H1b (Hardiness Zone 12) - Can be grown outdoors during the summer in a sheltered location with temperatures above 12℃ (54℉), but is fine to remain indoors, too. If you decide to bring this plant outdoors, don't allow it to endure any direct sunlight as it may result in sun-scorch and dehydration. Regularly keep an eye out for pests, especially when re-introducing it back indoors.
Most species will reach heights of 0.2m in height and 0.4m in width. Ultimate height will be reached within 5 - 8 years.
Remove yellow or dying leaves, and plant debris to encourage better-growing conditions. While pruning, always use clean utensils or shears to reduce the chance of bacterial and fungal diseases. Never cut through yellowed tissue as this may cause further damage in the likes of diseases or bacterial infections. Remember to make clean incisions as too-damaged wounds may shock the plant, causing weakened growth and a decline in health.
Via Seed, Offset Division or Stem Cuttings.
Offset (Pup) Division (Easy) - For this method, it's best to divide in spring or summer and once the offshoots are at least a quarter of the mother plant's size. Remove its pot and place your hand in between the junction that connects the two; soil may have to be brushed away to get a better grip. Gently push the pup downwards while supporting the mother plant until you hear a snap. Cautiously separate the root systems, keeping great care in keeping them damage-free. Place the new plantlet in a small pot with a well-draining potting mix, much similar to the original soil, and maintain the same care routines. 'Cactus & Succulent' compost is best, or you can make your own using multipurpose compost with added grit or perlite. Provide a bright setting with temperatures around 18°C (64°F) with the majority of the soil drying out in between waters. New leaves should emerge within the six weeks, as long as the soil is kept on the drier to life.
Stem Cuttings (Succulents) (Easy) - Using a clean pair of scissors, cut a 10cm (4 - 5 inches) section off the stem's terminal. Be sure to use a fresh, damage or pest-free piece as unhealthy divisions are more likely to fail. Remove the older half of the leaves, so that the stem's lower portion is bare, to speed the process of root development. Purchase a 'Cactus & Succulent' compost and vertically push the cutting's base into the soil, avoiding the risk of covering the actual foliage with soil. Situate the cutting in a bright, indirect setting with temperatures above 18°C (64°F). As the roots will develop first, remove the bag and treat it as an adult specimen once there are signs of new foliar development.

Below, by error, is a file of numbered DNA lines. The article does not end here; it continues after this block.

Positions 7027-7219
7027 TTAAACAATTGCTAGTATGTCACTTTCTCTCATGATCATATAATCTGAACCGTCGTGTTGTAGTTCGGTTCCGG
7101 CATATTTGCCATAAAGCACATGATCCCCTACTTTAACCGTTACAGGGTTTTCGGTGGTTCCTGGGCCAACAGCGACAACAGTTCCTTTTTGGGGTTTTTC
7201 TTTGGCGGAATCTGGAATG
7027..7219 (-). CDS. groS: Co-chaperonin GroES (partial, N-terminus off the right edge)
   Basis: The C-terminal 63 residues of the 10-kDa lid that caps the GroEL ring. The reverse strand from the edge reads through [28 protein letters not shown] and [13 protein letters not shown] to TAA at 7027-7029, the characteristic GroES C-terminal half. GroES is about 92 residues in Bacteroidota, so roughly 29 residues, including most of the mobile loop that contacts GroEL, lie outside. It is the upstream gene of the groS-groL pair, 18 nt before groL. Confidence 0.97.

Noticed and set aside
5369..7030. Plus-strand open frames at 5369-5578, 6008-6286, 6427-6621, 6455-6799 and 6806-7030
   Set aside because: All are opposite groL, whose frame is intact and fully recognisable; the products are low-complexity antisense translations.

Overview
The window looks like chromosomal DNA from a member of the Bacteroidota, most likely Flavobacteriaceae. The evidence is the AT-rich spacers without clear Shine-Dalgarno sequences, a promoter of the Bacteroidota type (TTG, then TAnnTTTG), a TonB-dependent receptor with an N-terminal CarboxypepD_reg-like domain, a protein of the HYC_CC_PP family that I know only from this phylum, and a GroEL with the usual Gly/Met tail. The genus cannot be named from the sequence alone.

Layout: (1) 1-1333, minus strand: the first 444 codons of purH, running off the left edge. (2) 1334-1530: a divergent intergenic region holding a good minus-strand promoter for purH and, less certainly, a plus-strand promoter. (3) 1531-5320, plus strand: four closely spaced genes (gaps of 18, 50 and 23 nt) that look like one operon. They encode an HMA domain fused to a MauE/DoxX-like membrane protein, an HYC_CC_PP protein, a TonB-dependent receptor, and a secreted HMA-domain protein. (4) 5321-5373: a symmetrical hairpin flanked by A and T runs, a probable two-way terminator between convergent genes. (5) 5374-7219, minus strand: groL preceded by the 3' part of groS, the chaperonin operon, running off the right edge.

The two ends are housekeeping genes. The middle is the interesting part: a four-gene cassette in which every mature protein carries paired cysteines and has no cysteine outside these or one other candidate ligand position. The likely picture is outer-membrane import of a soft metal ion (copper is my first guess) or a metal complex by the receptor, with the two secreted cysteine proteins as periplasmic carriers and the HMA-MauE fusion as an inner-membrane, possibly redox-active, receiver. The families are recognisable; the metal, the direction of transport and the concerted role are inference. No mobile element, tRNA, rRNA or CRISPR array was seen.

Yellow, red, pink or white flowers are held by a spike thatch reach heights of 30cm per summer. Each flower can last up to several days, with the blooming process lasting several weeks.
Haworthia may flower in the height of summer if its previous dormancy period has been served well. The quality of its blooms largely relies on the quality of the dormancy period served in the previous winter.
To replicate its dormancy period:
Repot every three years in the spring, using a 'Cactus & Succulent' labelled potting mix and the next sized pot with adequate drainage. Haworthia are far better potbound for several years due to the heightened risk of root rot and repotting-issues (like transplant shock), so only repot if you feel it's wholly necessary - restricted root growth will also increase the chance of blooms, too.
Hydrate the plant 24hrs before tinkering with the roots to prevent the risk of transplant shock. For those situated in a darker location, introduce an extra amount of perlite and grit into the deeper portion of the pot to downplay over-watering risks. Click on this link for a detailed step-by-step guide on transplantation, or via this link to learn about repotting with root rot.
Keep an eye out for mealybugs, scale, whitefly, vine weevils & root mealybugs that'll locate themselves in the cubbyholes and undersides of the leaves, with the exception of the latter two in the soil. Common diseases associated with Haworthia are root rot, botrytis, rust & southern blight - click here to learn more about these issues.
This plant is classified as non-poisonous. If large quantities of the plants are eaten, vomiting, nausea and a loss of appetite could occur.